To ensure that your YouTube videos are as accessible as possible, use the following best practices.
Manually edit auto-generated captions.
YouTube automatically generates captions based on its best guess at interpreting the audio. Understandably, it is not 100% accurate. Using auto-generated captions saves time, and manually editing the captions ensures that users with disabilities have access to all the video’s information. Learn more about YouTube captions below.
Edit the embed options.
Some features, like showing suggested videos when the video finishes, are difficult for assistive technology users to navigate. Follow the steps below to edit embed options.
Edit the embed code.
A few minor adjustments, like changing the default video player to HTML5, make your video display as accessibly as possible on your page. Follow the steps below to edit the embed code.
YouTube can use speech recognition technology to automatically create captions for your videos. Automatic captions may not be ready at the time that you upload a video. Processing time depends on the complexity of the video's audio.
Keep in mind that if you use auto-generated captions, you will need to revise them for accuracy.
You can also add captions by uploading a caption file to your video. These types of files contain both the text and time codes for when each line of text should be displayed.
Finally, you can transcribe your video and YouTube will automatically line up your text with the speech in the video. You will need to set the timing to sync with your video.
To add YouTube automatically generated captions, use the following steps:
- Upload your video to YouTube.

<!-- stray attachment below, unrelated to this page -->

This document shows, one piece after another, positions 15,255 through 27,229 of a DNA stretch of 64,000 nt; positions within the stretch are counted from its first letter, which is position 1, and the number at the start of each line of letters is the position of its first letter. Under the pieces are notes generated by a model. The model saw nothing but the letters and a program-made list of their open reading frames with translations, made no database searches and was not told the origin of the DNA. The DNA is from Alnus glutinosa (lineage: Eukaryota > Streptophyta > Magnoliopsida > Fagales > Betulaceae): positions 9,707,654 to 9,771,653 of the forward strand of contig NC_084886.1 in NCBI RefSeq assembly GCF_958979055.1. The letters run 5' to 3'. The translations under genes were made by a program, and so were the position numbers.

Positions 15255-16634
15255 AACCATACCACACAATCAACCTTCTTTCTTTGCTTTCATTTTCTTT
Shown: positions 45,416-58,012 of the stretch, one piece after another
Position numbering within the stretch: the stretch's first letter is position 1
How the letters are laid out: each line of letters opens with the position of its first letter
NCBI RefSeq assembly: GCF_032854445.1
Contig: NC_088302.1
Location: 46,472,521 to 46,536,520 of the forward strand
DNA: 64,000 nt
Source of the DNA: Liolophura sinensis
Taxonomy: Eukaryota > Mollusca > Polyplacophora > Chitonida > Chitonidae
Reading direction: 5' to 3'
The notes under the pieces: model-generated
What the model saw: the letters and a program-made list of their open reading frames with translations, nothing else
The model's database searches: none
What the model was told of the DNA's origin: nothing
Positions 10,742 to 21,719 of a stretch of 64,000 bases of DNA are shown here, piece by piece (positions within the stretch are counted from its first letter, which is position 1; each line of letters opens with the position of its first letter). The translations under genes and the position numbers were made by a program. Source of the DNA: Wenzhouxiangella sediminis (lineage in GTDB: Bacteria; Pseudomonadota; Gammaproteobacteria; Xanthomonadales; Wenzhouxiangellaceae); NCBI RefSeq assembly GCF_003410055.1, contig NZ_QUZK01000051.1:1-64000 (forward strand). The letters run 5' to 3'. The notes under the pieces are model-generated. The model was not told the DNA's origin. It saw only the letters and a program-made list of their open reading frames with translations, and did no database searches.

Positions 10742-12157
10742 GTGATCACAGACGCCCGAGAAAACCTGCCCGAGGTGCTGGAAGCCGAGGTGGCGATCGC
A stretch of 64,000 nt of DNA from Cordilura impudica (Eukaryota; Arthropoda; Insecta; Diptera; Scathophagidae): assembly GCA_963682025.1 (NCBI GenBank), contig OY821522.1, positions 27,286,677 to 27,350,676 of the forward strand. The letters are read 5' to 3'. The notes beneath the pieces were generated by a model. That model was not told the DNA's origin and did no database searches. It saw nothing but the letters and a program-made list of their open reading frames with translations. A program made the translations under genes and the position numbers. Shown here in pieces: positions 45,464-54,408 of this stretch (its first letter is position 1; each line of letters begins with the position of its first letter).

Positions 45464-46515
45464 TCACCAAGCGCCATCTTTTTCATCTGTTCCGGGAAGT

- Click on the link of the video to which you would like to add captions.
- When the video page appears, click on the Edit Video button.
- In the Video side panel, choose Subtitles. You will need to scroll down through the list to see it.
- Click Add.
- If you are automatically generating captions, choose Create new subtitles or CC.
- Edit your captions. Remember, auto-generated captions are only 70-85% accurate, and the industry standard calls for 99% accuracy or higher. You will need to edit punctuation, spelling, and speaker changes.
- Save your changes.
Edit Embed Options
- On your video’s YouTube page, click on ‘Share’
- In the ‘Share’ popup window, click on ‘embed’
- In the ‘embed’ window, scroll down to ‘Embed Options’
- Uncheck ‘Show suggested videos when the video finishes.’
- Copy the embed code
Edit Embed Code
- For Aurora pages: Log into your site. Select the page you want to edit and go into edit mode.
- For Aurora pages: ‘Visual’ mode is the default edit mode; change to ‘Text’ mode
- Paste the embed code into the text editor.
Embed code will look like this: <iframe width="560" height="315" src="https://www.youtube.com/embed/k15YmebYBaw?rel=0" frameborder="0" allow="autoplay; encrypted-media" allowfullscreen></iframe>
- Delete ‘allow="autoplay; encrypted-media"’ from the embed code
- Add '&html5=1' to the end of the 'src="https:…"' code
- Add a title attribute to the embed code using title="Name"
Embed code will now look like this: <iframe title="UConn Match Day 2018" width="560" height="315" src="https://www.youtube.com/embed/k15YmebYBaw?rel=0&html5=1" frameborder="0" allowfullscreen></iframe>
- Because there are some situations where Internet Explorer and Firefox will still fail to load the HTML5 player, add these instructions, in a small type size: “For a fully keyboard-accessible alternative to this video, view it in Chrome or on any Android or iOS device. You can also view it in Firefox with the YouTube ALL HTML5 add-on installed, or disable Flash in Internet Explorer."
Resources: YouTube Captioning
Berman, D. (2014, May 15). Yes, you can make YouTube video accessible... here's how! Retrieved July 18, 2018, from http://designedgecanada.com/blogs/yes-you-can-make-youtube-video-accessible-here-is-how/
Last modified November 26, 2019